One week and three trades later, what do the Astros have? A plan for the future.
When I first got here in 1997, I heard a lot about the 1991 club — a team full of so-called no-names whose average age was around 24 and whose star power packed as much punch as Marie Osmond at a Harley-Davidson convention.
The Astros had just made several moves to get the team younger, and presumably, cheaper. The most famous move was the one that send slugger Glenn Davis to Baltimore for three players no one had heard of — Steve Finley, Pete Harnisch and Curt Schilling.
That was also the year third baseman Jeff Bagwell, acquired the prior year by the Astros in a hugely unpopular trade that sent fan favorite Larry Andersen to Boston, went from having no shot to make the team out of Spring Training to becoming the Opening Day first baseman (and, later, Rookie of the Year).
That team, whose members also included Craig Biggio (first rounder, 1987); Luis Gonzalez (fourth rounder, 1988) and Darryl Kile, (30th rounder, 1987), went 65-97 that year, tying the club record for losses. Then things got markedly better. In ’92, they were 81-81; in ’93, 85-77; ’94, 66-49 (the strike year); ’95, 76-68; ’96, 82-80. They then won three division titles in a row — 1997, with 84 wins, ’98 with 102 wins and ’99 with 97 wins.
From the time that they won their first Central Division title to the end of 2006, the Astros were non-contenders exactly once — in 2000, when they moved to the new ballpark and a large contingent of the pitchers they brought over from the Dome decided they couldn’t pitch in the new digs (and they were right).
That’s nine contending years in 10 seasons; more if you consider the years just before they started winning division titles. And right in the middle of that run, in 2001, they were named by four major publications as the Organization of the Year.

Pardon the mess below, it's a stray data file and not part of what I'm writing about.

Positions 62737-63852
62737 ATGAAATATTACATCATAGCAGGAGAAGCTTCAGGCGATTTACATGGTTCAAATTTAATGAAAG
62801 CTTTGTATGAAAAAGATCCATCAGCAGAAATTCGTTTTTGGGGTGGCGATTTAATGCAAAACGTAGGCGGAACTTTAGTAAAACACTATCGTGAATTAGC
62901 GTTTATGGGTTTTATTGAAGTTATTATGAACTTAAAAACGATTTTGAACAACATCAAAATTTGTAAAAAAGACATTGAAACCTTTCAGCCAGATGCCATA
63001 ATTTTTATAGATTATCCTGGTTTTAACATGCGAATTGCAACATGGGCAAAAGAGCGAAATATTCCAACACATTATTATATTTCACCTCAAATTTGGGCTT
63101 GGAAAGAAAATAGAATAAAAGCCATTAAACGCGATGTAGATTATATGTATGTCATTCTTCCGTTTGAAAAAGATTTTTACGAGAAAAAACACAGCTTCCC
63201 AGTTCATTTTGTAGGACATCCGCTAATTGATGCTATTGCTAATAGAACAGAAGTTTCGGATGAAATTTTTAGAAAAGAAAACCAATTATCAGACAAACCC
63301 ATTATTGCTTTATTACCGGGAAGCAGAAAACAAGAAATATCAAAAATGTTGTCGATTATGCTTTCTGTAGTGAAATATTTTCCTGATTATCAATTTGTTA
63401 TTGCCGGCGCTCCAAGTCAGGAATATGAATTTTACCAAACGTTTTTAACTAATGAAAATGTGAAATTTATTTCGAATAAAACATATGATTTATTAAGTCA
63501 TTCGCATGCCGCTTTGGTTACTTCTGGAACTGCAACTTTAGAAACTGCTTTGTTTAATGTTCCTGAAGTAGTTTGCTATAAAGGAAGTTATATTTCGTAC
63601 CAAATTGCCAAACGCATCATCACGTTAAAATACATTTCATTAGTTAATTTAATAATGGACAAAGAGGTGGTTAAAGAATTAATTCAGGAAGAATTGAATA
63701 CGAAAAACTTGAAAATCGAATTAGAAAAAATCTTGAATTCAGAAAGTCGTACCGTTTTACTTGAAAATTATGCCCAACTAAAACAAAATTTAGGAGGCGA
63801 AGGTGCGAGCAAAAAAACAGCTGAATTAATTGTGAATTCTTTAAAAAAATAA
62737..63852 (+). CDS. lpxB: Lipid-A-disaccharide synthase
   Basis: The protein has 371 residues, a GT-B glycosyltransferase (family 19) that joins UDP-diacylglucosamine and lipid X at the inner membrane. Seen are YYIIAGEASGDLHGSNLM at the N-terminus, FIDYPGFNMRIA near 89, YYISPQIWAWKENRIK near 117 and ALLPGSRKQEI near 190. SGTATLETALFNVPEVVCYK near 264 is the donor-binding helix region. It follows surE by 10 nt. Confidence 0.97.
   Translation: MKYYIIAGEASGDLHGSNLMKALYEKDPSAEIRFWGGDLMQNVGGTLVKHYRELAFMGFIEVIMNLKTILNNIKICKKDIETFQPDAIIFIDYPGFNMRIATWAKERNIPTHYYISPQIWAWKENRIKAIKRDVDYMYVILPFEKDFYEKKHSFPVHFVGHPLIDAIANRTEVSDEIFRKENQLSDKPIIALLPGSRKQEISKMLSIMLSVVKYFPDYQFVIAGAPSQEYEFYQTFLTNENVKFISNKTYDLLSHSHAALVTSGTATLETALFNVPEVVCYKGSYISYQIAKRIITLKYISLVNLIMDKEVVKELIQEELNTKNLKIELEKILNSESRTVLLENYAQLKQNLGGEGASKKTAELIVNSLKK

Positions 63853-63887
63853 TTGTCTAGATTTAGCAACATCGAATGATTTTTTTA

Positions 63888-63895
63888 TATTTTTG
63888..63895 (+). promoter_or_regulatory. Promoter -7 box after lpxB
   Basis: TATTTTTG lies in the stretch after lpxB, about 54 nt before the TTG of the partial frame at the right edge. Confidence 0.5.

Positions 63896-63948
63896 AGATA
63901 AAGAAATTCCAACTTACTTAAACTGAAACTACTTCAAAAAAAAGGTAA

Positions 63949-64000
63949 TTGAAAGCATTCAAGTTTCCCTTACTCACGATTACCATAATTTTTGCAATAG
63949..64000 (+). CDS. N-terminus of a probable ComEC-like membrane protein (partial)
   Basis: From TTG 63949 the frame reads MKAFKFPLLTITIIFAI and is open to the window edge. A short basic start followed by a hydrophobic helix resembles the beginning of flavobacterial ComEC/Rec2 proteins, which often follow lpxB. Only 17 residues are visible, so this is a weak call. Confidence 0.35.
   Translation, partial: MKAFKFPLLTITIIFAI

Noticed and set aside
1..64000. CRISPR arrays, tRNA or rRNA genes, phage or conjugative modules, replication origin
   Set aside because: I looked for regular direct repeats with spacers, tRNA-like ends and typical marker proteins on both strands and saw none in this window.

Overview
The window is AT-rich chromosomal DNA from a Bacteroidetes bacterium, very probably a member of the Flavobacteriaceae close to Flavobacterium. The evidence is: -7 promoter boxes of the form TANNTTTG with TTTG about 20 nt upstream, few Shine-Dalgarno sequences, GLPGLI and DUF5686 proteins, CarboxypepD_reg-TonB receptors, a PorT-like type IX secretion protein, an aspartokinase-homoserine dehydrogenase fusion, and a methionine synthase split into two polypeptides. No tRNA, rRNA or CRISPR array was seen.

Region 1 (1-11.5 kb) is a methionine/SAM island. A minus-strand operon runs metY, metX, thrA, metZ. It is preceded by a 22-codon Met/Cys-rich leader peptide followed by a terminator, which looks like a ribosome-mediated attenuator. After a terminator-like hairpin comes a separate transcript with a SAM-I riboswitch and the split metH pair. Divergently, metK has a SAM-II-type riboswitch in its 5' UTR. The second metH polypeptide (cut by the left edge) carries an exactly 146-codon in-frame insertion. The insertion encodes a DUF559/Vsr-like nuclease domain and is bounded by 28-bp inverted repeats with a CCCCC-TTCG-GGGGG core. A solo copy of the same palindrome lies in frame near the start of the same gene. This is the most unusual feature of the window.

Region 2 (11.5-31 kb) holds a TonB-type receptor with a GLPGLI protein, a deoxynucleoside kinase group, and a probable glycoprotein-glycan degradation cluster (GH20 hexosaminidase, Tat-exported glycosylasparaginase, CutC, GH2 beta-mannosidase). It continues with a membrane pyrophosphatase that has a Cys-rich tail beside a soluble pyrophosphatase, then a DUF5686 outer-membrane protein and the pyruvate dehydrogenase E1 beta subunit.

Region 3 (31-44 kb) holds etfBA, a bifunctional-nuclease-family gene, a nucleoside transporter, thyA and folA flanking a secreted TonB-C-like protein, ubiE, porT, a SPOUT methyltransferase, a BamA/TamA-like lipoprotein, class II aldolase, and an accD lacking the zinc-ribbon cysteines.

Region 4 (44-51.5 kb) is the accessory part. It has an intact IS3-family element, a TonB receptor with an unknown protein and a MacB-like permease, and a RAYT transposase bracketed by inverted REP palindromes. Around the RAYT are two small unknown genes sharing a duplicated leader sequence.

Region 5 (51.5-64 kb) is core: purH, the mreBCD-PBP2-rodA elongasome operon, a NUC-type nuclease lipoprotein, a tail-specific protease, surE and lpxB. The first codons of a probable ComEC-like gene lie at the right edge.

That means across the board, they were deemed as having the very best Minor League system of all 30 teams. These two elements are not mutually exclusive. You cannot win consistently on the big league level without a good farm system, unless your payroll is north of $200 million — and even then, you still have to be able to produce some of your own talent to lay a foundation that can be fortified later with big-ticket free agents.
The erosion of the Astros’ farm system happened slowly, but in spectacular fashion. A few factors helped push things along. They lost their first-round draft picks in 2003 and 2004 because of the signings of free agents Jeff Kent and Andy Pettitte, respectively. I remember calling Gerry Hunsicker in ’04 to do my annual draft preview and said, “Are you concerned about losing your first rounder a second year in a row?” His answer: “It’s killing us.”
But if I have to pick a true turning point where things collapsed irreversibly, and caused long-term, long-lasting damage, it’s the 2007 draft. The Astros lost their first TWO picks because of two signings of Type A free agents – Woody Williams, 40 years old and clearly nearing the end of his career, and Carlos Lee, one of the top two sluggers on the free agent market who brought with him a $100 million price tag.
The Astros didn’t have a pick until the third round, and they failed to sign both that pick and their fourth-rounder. It was devastating on all counts — they got absolutely no production from Williams and released him after one season, and they set the farm system back even more by not picking until the third round, and then failing to sign their top selections.
Ed Wade took over that winter, hired Bobby Heck and immediately began the restructuring of the scouting department and farm system. They’ve had some good drafts over the last four years but because of the damage that was already done, in all of the time he has been here Wade never had the luxury of dipping into the Minor Leagues with any regularity when he took to shaping the rosters every offseason. By 2009, the Astros had a $100 million payroll and the oldest team in baseball. In other words, it was a mess.